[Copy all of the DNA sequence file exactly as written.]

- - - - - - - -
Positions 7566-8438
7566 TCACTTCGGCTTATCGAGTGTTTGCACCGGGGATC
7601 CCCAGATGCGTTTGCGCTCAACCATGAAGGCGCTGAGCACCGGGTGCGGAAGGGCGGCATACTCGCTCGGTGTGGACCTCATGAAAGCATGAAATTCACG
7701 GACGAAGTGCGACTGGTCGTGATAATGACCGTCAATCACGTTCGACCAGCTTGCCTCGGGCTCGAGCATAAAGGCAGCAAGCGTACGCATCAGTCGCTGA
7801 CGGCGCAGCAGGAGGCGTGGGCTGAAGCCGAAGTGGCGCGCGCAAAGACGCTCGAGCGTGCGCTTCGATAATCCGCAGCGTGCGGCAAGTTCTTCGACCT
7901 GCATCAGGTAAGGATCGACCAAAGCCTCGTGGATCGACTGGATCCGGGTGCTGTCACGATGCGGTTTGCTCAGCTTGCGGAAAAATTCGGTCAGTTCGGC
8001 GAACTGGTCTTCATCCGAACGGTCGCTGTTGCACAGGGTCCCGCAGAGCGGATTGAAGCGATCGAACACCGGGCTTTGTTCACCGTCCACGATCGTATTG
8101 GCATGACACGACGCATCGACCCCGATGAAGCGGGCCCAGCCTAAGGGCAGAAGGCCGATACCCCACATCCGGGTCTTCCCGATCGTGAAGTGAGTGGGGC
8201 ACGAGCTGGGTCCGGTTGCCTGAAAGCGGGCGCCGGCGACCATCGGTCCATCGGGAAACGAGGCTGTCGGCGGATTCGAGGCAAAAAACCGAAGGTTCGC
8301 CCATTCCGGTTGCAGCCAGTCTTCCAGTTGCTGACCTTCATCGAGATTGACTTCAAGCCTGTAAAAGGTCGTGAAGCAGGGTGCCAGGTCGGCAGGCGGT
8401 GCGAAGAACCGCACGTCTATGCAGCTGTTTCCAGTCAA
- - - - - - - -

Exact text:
Positions 7566-8438
7566 TCACTTCGGCTTATCGAGTGTTTGCACCGGGGATC
7601 CCCAGATGCGTTTGCGCTCAACCATGAAGGCGCTGAGCACCGGGTGCGGAAGGGCGGCATACTCGCTCGGTGTGGACCTCATGAAAGCATGAAATTCACG
7701 GACGAAGTGCGACTGGTCGTGATAATGACCGTCAATCACGTTCGACCAGCTTGCCTCGGGCTCGAGCATAAAGGCAGCAAGCGTACGCATCAGTCGCTGA
7801 CGGCGCAGCAGGAGGCGTGGGCTGAAGCCGAAGTGGCGCGCGCAAAGACGCTCGAGCGTGCGCTTCGATAATCCGCAGCGTGCGGCAAGTTCTTCGACCT
7901 GCATCAGGTAAGGATCGACCAAAGCCTCGTGGATCGACTGGATCCGGGTGCTGTCACGATGCGGTTTGCTCAGCTTGCGGAAAAATTCGGTCAGTTCGGC
8001 GAACTGGTCTTCATCCGAACGGTCGCTGTTGCACAGGGTCCCGCAGAGCGGATTGAAGCGATCGAACACCGGGCTTTGTTCACCGTCCACGATCGTATTG
8101 GCATGACACGACGCATCGACCCCGATGAAGCGGGCCCAGCCTAAGGGCAGAAGGCCGATACCCCACATCCGGGTCTTCCCGATCGTGAAGTGAGTGGGGC
8201 ACGAGCTGGGTCCGGTTGCCTGAAAGCGGGCGCCGGCGACCATCGGTCCATCGGGAAACGAGGCTGTCGGCGGATTCGAGGCAAAAAACCGAAGGTTCGC
8301 CCATTCCGGTTGCAGCCAGTCTTCCAGTTGCTGACCTTCATCGAGATTGACTTCAAGCCTGTAAAAGGTCGTGAAGCAGGGTGCCAGGTCGGCAGGCGGT
8401 GCGAAGAACCGCACGTCTATGCAGCTGTTTCCAGTCAA